Commercial Real Estate Redefined

A combination of technology advancements and consumer behavior are disrupting commercial real estate, yet from these changes are coming opportunities to redefine an industry that meets demands of both the new consumer and the new tenant. James Eckenrode with Deloitte took to the stage at the Commercial Real Estate Conference 2016 to lead a conversation on how technology and innovation are reshaping not only commercial real estate, but the banking, financial services and investment business across the globe.

Among the disrupters are:

  • The collaborative economy – changing global consumption patterns and social, mobile, analytics and cloud (called SMAC) technologies.
  • The last mile – new business models and product and services innovation.
  • Brokerage and leasing disintermediation – global interconnectedness and data ubiquity and transparency.
  • War for talent – rising urbanization and speed of data access and exchange.

The collaborative economy goes beyond the heavy influence of Uber and Lyft. “Couch surfing,” pop-up retail and co-sharing office space are part of the sharing economy too, and all have an impact on CRE, from hospitality properties to office space to distribution and logistics systems. Increased competition from outside services is forcing CRE to think creatively about design and create flexible options for both new and existing space. Leasing and administration processes are being reinvented as tenants want shorter leases and more options. CRE owners are adapting to a dynamic revenue model based on shorter-term leases, as they move from traditional 3-10 year leases to rentals by the month, week, day or even hour. Good for underutilized real estate, but stressful for companies faced with less certain revenue streams. Overall the growth of the collaborative economy has far-reaching implications, and it’s changing things more rapidly than expected.

The last mile is being transformed as online retailers reshape the traditional supply chain (manufacturing facility to distribution centers to retail stores to consumers) with fulfillment of on-demand, tailored orders and delivery options including same-day, automated lockers for pick up and even drones. 3-D printing is the longer-term trend, going from a novelty to a competitor as everything becomes printable. In China, module buildings are already being printed, significantly reducing construction costs. For the consumer comes the biggest change: As this technology grows and becomes more affordable, the supply chain will be bypassed altogether as consumers will print out everything from sneakers to food.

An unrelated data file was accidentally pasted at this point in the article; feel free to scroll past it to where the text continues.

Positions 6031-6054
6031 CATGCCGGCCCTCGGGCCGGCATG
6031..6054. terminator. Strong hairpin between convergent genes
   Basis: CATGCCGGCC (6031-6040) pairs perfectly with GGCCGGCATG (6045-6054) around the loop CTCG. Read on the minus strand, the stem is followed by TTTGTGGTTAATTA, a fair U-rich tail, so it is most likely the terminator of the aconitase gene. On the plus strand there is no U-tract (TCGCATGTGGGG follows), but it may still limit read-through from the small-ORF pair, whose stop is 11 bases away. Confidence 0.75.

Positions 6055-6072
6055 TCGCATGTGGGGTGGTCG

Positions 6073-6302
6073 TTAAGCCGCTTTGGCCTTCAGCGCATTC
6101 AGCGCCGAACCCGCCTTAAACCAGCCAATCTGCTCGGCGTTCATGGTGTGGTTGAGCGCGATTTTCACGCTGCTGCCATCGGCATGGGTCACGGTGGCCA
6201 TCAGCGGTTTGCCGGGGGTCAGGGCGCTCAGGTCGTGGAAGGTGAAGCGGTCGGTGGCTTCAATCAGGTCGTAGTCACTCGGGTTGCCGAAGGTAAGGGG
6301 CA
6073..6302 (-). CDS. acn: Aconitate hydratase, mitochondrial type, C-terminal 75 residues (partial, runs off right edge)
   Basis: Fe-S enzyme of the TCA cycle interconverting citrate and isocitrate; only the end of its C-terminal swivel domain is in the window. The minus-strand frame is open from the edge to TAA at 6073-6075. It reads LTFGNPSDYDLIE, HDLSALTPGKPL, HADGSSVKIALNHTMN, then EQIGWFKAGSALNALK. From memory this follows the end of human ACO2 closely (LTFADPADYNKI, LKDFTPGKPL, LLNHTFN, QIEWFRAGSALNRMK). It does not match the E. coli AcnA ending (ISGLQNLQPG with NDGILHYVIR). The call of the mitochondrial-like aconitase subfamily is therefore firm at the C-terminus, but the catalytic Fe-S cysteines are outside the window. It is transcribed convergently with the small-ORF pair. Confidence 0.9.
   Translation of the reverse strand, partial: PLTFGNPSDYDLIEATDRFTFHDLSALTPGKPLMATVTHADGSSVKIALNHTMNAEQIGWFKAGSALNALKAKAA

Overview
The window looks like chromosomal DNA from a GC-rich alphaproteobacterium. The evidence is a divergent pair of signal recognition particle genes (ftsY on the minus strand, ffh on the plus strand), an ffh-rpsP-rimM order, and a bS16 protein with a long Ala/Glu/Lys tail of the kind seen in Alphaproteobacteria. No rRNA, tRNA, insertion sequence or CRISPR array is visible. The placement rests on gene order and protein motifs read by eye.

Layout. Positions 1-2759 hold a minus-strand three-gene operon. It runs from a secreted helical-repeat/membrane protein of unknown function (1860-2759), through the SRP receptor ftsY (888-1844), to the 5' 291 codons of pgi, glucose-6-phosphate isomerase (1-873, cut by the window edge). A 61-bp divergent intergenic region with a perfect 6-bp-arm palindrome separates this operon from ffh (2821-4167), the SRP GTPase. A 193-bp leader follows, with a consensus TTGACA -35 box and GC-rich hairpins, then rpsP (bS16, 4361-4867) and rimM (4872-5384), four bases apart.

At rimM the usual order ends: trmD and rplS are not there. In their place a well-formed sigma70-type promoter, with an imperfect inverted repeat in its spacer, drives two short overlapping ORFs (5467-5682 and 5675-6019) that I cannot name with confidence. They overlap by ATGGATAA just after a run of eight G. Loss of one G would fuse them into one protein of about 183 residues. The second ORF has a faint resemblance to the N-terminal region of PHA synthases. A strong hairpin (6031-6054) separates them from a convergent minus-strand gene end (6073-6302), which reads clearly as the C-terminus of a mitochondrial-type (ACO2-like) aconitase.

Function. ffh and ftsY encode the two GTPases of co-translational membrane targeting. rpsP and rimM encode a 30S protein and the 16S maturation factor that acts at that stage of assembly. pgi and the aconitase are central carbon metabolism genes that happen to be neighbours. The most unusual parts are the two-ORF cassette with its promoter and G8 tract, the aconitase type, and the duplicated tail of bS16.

The biggest impact comes to retailers – analysts estimate that 50 percent of malls will close by 2030. The blurring of the lines between retail and industrial grows deeper, as companies have to decide how to co-manage retail and industrial together:

  • Retail owners can try different store formats, tailored space and innovative techniques to enhance the shopping experience.
  • Retail owners could provide distribution infrastructure in vacant or underutilized space.
  • Industrial owners could acquire and develop urban distribution centers.
  • Industrial owners and property managers can utilize RFID, geotagging and IoT for smart and efficient use of space and tenant services.

Disintermediation of brokerage and leasing is coming from technology advancements that are automating brokerage and leasing tasks, including cognitive and geospatial technologies that create relationships directly between landlords and tenants. New entrants are providing innovative services to both groups, including free and open access to CRE data and comparables, which have traditionally come from bankers. Online listings showcase development opportunities and virtual tours offer property access without setting up a broker tour. The explosion of information available in the public domain has totally redefined the need for brokerage and leasing professionals who are now challenged to diversify, provide customized services and collaborate with start-ups to enhance the experience.

The war for talent is real, with a talent shortage coming in the next 10 years. The Bureau of Labor and Statistics predicts that slow U.S. population growth and the significant retiring of baby boomers are partly to blame. Nearly 62 million new degree holders are going to be needed to fulfill jobs by 2025, with only a projected 39 million obtaining higher education by the same year. Beyond the basic shortage of knowledge workers is how cognitive technologies are reshaping today’s jobs and creating new roles.

For commercial real estate, the challenge comes in locating properties near where knowledge workers want to live and to deliver the spaces where they want to work. There will be a higher demand for mixed-use spaces that cater to millennials’ demand to live, work and play. Opportunities include the redevelopment of existing properties to take advantage of the dynamics, increasing expertise in development and design of these flexible properties, and collaborating with property owners of various property types to create urban environments that millennials want.

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